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3 ways the coronavirus is helping the environment
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3 ways the coronavirus is helping the environment

Buildings are reflected in a calm water due to the absence of motor boats on March 30, 2020 in Venice, Italy. The Italian government continues to enforce the nationwide lockdown measures to control the spread of COVID-19.

There’s little good that can be said about a global pandemic.

The coronavirus outbreak has resulted in the untimely death of tens of thousands worldwide, a global economic recession and the collapse of health-care systems among many of the hardest-hit countries.

But there may be a silver lining for Mother Earth. Amid the destruction, the pandemic has brought forth wins for sustainable industries, clean energy and a world that leaves room for humans and animals to coexist happily.

So as lockdown despair creeps in, take heart in the potential environmental benefits of the spread of COVID-19.

Decreased air pollution

Manufacturers are shutting down factories in the interest of social distancing, and that’s giving the planet room to breathe.

By early March, the coronavirus had taken hold of China’s Hubei province. Meanwhile, energy experts were already seeing a change in China’s air quality. China’s carbon emissions were 25% lower in February compared to the same time last year, Lauri Myllyvirta, lead analyst at the Center for Research on Energy and Clean Air in Helsinki told the AP.

That reduction is equivalent to more than half the annual emissions of the UK alone, according to the Center for Research on Energy and Clean Air. China’s level of nitrogen dioxide, a greenhouse gas that can cause respiratory problems and cancer, was down 42%, according to government monitoring stations.

That reduction is equivalent to more than half the annual emissions of the UK alone, according to the Center for Research on Energy and Clean Air. China’s level of nitrogen dioxide, a greenhouse gas that can cause respiratory problems and cancer, was down 42%, according to government monitoring stations.

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A view of Narayanhiti Palace Museum, seen empty during the seventh day of a nationwide lockdown, due to concerns about the spread of COVID-19 at Kathmandu, Nepal, on March 30.

Normally, air pollution causes about 4.6 million premature deaths annually worldwide, according to the World Health Organization.

But evidence is showing that our atmosphere might just be a little healthier during this time. Satellite images released by the European Space Agency (ESA) have shown a dramatic reduction in atmospheric nitrous oxide.

And following global social-distancing measure, Madrid, Spain, saw nitrous oxide levels fall by 56% in March, while cities including Paris and Milan as well as Brussels, Belgium, and Frankfurt, Germany, have experienced similar drops.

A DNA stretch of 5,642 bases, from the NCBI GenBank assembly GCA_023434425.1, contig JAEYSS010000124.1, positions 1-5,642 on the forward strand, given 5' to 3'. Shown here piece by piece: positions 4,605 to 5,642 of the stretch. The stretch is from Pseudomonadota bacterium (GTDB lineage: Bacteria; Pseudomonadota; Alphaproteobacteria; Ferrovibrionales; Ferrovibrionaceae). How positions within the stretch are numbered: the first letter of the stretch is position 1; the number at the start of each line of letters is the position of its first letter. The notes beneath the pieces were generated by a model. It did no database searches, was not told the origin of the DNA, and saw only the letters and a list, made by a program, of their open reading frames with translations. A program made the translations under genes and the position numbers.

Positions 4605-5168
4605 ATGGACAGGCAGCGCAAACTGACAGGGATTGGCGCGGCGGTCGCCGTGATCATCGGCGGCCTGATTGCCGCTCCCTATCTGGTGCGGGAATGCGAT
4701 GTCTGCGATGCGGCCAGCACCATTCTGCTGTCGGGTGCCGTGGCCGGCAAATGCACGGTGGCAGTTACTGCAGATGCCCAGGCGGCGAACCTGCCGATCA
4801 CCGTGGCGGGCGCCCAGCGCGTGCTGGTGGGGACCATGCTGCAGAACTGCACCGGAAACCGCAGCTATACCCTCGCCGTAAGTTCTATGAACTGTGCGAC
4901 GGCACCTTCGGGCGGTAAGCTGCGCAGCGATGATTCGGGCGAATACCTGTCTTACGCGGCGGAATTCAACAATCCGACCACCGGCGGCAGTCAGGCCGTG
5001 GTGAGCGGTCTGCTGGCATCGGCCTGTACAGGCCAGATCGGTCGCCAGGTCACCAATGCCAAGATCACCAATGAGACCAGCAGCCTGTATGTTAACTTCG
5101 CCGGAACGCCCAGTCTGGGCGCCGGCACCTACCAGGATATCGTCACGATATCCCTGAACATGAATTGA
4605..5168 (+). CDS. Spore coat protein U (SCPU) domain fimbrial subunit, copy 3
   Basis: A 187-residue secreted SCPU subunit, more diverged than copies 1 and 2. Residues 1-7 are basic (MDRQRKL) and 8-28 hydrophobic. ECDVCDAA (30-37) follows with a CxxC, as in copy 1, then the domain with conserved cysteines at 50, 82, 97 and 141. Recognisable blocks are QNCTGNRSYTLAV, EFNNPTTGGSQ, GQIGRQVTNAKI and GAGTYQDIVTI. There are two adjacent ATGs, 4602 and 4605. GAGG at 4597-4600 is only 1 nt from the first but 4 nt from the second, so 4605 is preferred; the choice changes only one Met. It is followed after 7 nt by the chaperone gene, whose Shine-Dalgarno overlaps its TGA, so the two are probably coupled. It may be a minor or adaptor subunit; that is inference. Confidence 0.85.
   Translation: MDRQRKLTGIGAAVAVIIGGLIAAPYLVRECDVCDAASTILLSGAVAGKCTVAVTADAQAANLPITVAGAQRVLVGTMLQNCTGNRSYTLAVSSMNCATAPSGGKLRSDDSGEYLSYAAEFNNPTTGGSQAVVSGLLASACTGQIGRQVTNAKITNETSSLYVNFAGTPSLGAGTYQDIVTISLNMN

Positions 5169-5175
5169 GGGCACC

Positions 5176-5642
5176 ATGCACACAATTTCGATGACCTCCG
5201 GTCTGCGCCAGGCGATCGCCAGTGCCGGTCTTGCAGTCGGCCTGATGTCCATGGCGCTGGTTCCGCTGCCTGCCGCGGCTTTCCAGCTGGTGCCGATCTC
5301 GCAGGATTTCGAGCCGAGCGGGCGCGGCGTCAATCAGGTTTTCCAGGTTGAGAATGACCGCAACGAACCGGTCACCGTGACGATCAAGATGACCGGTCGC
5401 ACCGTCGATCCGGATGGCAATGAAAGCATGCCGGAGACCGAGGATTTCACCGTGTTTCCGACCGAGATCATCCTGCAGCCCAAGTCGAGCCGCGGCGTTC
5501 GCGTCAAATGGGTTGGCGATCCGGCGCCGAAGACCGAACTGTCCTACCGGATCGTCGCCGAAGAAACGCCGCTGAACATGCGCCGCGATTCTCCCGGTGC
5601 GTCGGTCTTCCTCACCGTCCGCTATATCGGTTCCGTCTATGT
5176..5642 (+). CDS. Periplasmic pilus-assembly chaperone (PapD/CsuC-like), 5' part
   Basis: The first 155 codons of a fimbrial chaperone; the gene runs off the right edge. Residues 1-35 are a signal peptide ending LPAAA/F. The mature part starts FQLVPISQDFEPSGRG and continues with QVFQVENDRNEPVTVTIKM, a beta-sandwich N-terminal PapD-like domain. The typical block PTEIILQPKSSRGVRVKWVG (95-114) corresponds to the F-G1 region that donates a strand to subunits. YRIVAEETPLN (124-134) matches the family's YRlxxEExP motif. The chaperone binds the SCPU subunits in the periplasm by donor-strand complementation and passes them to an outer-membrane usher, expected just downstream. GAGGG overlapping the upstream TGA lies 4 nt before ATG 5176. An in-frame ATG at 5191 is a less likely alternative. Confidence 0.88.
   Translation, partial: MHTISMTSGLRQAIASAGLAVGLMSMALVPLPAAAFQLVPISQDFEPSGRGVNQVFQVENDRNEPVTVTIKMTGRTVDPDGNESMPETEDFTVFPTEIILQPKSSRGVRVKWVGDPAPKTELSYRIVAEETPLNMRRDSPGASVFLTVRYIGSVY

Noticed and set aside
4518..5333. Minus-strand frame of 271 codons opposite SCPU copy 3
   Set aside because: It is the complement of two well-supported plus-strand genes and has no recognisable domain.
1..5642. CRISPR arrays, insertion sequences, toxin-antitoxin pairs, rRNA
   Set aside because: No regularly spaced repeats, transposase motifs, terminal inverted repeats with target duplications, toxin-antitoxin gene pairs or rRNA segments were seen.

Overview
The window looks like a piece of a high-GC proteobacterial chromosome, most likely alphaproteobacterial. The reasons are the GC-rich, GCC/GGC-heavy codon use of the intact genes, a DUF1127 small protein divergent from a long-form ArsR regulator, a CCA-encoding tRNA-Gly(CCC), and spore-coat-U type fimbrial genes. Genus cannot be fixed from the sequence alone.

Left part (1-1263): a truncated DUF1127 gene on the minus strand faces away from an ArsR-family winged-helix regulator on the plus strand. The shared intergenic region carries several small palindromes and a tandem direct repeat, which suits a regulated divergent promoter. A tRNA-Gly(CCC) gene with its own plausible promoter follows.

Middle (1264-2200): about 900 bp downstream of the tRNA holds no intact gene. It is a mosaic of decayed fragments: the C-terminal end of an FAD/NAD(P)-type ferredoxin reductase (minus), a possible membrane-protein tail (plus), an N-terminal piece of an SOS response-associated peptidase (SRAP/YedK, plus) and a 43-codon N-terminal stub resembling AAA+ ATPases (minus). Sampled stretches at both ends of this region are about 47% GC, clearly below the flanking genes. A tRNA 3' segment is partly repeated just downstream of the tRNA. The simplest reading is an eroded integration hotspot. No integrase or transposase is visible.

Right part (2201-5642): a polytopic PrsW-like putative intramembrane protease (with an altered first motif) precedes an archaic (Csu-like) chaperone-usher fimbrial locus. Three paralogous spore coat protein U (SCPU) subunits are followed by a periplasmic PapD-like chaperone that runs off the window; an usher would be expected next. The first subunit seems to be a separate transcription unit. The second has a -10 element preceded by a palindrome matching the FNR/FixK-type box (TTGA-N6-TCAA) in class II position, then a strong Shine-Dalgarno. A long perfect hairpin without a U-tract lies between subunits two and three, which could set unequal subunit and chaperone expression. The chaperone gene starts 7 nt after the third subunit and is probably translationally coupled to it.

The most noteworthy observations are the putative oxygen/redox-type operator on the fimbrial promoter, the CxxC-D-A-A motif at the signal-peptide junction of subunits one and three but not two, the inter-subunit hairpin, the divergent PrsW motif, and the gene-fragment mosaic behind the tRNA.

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A combination image shows NO2 emission readings for Milan from March 2019 versus the same period in 2020, based on European Space Agency Sentinel-5 satellite data.

Animals have more room to roam

As humans take to the indoors indefinitely, animals have begun to encroach on urban areas. In Nara, Japan, the sudden cessation of tourism has prompted herds of deer, who used to feed on food scraps left by people in public parks, to wander farther into the streets in search of a quick bite.

In New Delhi, India, and Lopburi, Thailand, packs of wayward monkeys are loitering at storefronts and invading closed shops. In Oakland, California, wild turkeys were seen playing tag in a schoolyard as children are taking lessons from home.

And, in the Welsh town of Llandudno, a herd of wild mountain goats had their fun while villagers watched from their windows.

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Plus, who knew a vacant zoo could be so arousing? After more than a decade of trying to coax pandas Ying Ying and Le Le to mate, the pair, located at a Hong Kong zoo in Ocean Park, have finally consummated their relationship — possibly thanks to a lack of ogling voyeurs.

“It gives us some hope when Hong Kong is clouded with so much negative news,” said Chinese lawmaker Yiu Si-wing.

China banning wildlife trade

Many experts have placed blame for the coronavirus outbreak, as well as some previous viral epidemics, on the notorious exotic animal trade, which includes the sale of bats, dogs, cats and more.

The historically under-regulated and unsanitary industry, with a stronghold in some Asian countries, has furthermore been detrimental to populations of rhinoceros, elephants, crocodiles, tigers, turtles and pangolins.

Under global pressure to reign in this black market, lawmakers in both China and Vietnam have decided to place a ban on the consumption of wild animals.

“Once the pandemic is controlled and the ‘tourniquet’ can be released, I see the world paying attention to the original cause,” Deborah Calmeyer, who runs ROAR Africa, says.

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